Peter McNab

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Peter McNab
Born (1952-05-08) May 8, 1952 (age 61)
Vancouver, BC, CAN
Height 6 ft 3 in (191 cm)
Weight 210 lb (95 kg; 15 st 0 lb)
Position Centre
Shot Left
Played for Boston Bruins
Buffalo Sabres
Vancouver Canucks
New Jersey Devils
National team  United States
NHL Draft 85th overall, 1972
Buffalo Sabres
Playing career 1973–1987

Peter Maxwell McNab (born May 8, 1952 in Vancouver, British Columbia) is a retired professional ice hockey player who appeared in 954 NHL regular season games between 1973 and 1987. McNab belongs to one of ice hockey's most prominent families. His father Max McNab was a journeyman center who won the Stanley Cup with the Detroit Red Wings in 1950. Max's long career as a player and coach was honored by his hometown of Watson, Saskatchewan, where a recreational park is named after him. Peter's brother David was an NHL scout and is now Assistant G.M. of the Anaheim Ducks.

Biography

Amateur career

McNab spent his early childhood in British Columbia before moving to San Diego, California at age 14, where his father was head coach of the minor-league San Diego Gulls. Peter initially excelled as a baseball player; he entered the University of Denver (DU) on a baseball scholarship and later made the hockey team, becoming an all-WCHA selection in 1973. In the early 1970s NCAA players rarely made it to the NHL, but McNab was drafted by the Buffalo Sabres while playing forward for the DU Pioneers in 1972.

Professional career

McNab led the Cincinnati Swords of the AHL in scoring in 1973–74, despite just playing in 49 of 76 games, and debuted with Buffalo that same season. While with Buffalo, he got his first NHL goal on December 15, 1973, against the Minnesota North Stars.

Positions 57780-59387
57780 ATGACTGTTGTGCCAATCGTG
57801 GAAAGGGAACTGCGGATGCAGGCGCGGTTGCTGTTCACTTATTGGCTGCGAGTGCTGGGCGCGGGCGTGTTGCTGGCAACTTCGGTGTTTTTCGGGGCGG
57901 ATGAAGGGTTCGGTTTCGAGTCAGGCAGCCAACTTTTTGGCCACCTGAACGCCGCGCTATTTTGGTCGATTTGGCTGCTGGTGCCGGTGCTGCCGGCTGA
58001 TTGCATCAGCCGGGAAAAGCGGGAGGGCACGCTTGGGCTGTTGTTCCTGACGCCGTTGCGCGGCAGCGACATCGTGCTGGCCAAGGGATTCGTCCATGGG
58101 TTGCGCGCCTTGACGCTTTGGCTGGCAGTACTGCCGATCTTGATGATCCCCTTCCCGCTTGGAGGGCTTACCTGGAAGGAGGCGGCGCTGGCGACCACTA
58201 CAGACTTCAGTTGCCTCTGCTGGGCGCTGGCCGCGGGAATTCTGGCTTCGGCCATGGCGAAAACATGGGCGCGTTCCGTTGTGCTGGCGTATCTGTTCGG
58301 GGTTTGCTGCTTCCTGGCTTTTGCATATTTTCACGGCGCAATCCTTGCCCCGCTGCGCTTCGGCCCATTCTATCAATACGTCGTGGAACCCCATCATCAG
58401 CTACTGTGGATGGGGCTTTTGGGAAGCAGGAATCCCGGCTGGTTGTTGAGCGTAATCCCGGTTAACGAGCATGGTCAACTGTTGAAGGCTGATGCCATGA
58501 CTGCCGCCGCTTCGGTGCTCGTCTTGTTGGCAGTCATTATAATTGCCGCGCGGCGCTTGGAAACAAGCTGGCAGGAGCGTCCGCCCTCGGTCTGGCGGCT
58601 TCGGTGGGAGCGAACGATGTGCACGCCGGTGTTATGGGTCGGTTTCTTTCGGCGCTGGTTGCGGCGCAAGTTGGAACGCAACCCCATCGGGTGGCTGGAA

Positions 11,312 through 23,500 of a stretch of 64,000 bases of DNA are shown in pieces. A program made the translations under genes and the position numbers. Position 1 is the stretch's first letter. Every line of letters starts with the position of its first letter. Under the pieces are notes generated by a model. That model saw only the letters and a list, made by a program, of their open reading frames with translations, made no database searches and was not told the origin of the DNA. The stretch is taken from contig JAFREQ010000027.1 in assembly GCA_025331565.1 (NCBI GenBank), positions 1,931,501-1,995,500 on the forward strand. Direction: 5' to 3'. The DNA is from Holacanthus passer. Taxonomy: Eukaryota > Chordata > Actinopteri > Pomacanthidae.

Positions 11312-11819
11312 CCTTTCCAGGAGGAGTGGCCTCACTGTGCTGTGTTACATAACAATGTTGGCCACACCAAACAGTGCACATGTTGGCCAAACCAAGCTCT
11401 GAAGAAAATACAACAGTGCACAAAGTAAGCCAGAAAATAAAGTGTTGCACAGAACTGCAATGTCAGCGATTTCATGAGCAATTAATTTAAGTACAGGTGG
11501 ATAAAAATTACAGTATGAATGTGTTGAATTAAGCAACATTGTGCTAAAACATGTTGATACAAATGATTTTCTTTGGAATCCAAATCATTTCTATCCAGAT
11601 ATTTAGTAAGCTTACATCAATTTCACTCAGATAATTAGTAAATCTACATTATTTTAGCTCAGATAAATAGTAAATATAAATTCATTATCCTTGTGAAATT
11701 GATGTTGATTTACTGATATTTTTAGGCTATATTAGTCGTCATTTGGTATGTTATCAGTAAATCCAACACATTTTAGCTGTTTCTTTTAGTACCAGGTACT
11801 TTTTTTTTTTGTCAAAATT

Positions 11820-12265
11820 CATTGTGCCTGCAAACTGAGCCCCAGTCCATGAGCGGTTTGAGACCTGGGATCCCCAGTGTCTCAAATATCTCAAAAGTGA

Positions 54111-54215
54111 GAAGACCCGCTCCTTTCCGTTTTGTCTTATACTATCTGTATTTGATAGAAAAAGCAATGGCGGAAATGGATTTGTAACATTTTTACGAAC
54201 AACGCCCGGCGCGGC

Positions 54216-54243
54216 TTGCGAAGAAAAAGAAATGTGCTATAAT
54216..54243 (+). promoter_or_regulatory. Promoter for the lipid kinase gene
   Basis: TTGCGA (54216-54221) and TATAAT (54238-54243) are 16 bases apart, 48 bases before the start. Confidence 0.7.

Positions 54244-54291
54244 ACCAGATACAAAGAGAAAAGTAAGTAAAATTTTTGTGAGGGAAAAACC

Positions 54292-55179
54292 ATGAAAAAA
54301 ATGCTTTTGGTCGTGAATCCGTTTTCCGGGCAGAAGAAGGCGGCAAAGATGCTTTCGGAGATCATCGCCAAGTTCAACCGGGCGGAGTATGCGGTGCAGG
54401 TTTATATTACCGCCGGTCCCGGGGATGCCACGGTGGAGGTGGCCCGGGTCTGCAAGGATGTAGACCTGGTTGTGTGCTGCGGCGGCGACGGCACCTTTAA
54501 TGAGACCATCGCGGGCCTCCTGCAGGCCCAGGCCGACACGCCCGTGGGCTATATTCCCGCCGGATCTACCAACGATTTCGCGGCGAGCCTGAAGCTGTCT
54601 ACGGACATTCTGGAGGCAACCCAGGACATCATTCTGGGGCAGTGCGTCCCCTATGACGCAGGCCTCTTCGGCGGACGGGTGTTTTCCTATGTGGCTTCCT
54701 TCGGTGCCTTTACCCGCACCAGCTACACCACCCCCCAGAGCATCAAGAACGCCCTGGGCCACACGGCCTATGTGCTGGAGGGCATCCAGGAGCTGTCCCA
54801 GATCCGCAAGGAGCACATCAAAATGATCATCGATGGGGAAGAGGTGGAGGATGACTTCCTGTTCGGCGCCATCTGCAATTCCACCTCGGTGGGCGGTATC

After a trip to the Stanley Cup Finals in 1975, McNab was traded to the Boston Bruins. He enjoyed the best years of his NHL career in Boston, scoring at least 35 goals and 75 points six seasons in a row and playing in the 1977 NHL All-Star Game. He twice scored a playoff overtime winning goal. On December 23, 1979, during a game at Madison Square Garden in New York, McNab, teammate Mike Milbury, and several other Bruins climbed into the stands to confront fans. McNab engaged in a physical confrontation with one fan, and was soon joined by Milbury, who removed the fan's shoe and proceeded to strike the fan with the shoe at least once. On April 9, 1981, North Stars goaltender Don Beaupre stopped a McNab penalty shot. As a result, McNab holds the distinction of being the only Bruin ever awarded a penalty shot in a playoff game. Today, McNab is among the team's top 10 leaders in goals, points and playoff scoring.

The Bruins traded McNab to the Vancouver Canucks in 1984; he played in Vancouver for two seasons before signing with the New Jersey Devils, for whom his father Max was the general manager at the time. He also made his international debut for Team USA at the 1986 Ice Hockey World Championship tournament in Moscow. He retired from professional hockey at the end of the 1986–87 season after playing two seasons in New Jersey.

Post playing career

After retiring, McNab began his broadcasting career as a color analyst for the Devils starting in the 1987–88 season. After eight years broadcasting on SportsChannel for the Devils, he moved to Colorado for the inaugural season of the Colorado Avalanche. He was also a TV announcer on NBC as an analyst on NHL on NBC during the 2006 Winter Olympic games in Torino, Italy, and as a color analyst on TNT for the Olympic games in Nagano, Japan. He also served as TSN’s studio analyst and host for the 2002 Winter Olympic Games in Salt Lake City, Utah.

On June 8, 2009, McNab signed a multi-year deal with Altitude, where he started his 14th season as color commentator for the Colorado Avalanche at the beginning of the 2009-2010 NHL season.

Awards and honours

Award Year
All-WCHA First Team 1972–73

Career statistics

    Regular season   Playoffs
Season Team League GP G A Pts PIM GP G A Pts PIM
1973–74 Cincinnati Swords AHL 49 34 39 73 16 5 2 6 8 0
1973–74 Buffalo Sabres NHL 22 3 6 9 2
1974–75 Buffalo Sabres NHL 53 22 21 43 8 17 2 6 8 4
1975–76 Buffalo Sabres NHL 79 24 32 56 16 8 0 0 0 0
1976–77 Boston Bruins NHL 80 38 48 86 11 14 5 3 8 2
1977–78 Boston Bruins NHL 79 41 39 80 4 15 8 11 19 2
1978–79 Boston Bruins NHL 76 35 45 80 10 11 5 3 8 0
1979–80 Boston Bruins NHL 74 40 38 78 10 10 8 6 14 2
1980–81 Boston Bruins NHL 80 37 46 83 24 3 3 0 3 0
1981–82 Boston Bruins NHL 80 36 40 76 19 11 6 8 14 6
1982–83 Boston Bruins NHL 74 22 52 74 23 15 3 5 8 4
1983–84 Boston Bruins NHL 52 14 16 30 10
1983–84 Vancouver Canucks NHL 13 1 6 7 10 3 0 0 0 0
1984–85 Vancouver Canucks NHL 75 23 25 48 10
1985–86 New Jersey Devils NHL 71 19 24 43 14
1986–87 New Jersey Devils NHL 46 8 12 20 8
NHL totals 954 363 450 813 179 107 42 40 82 20

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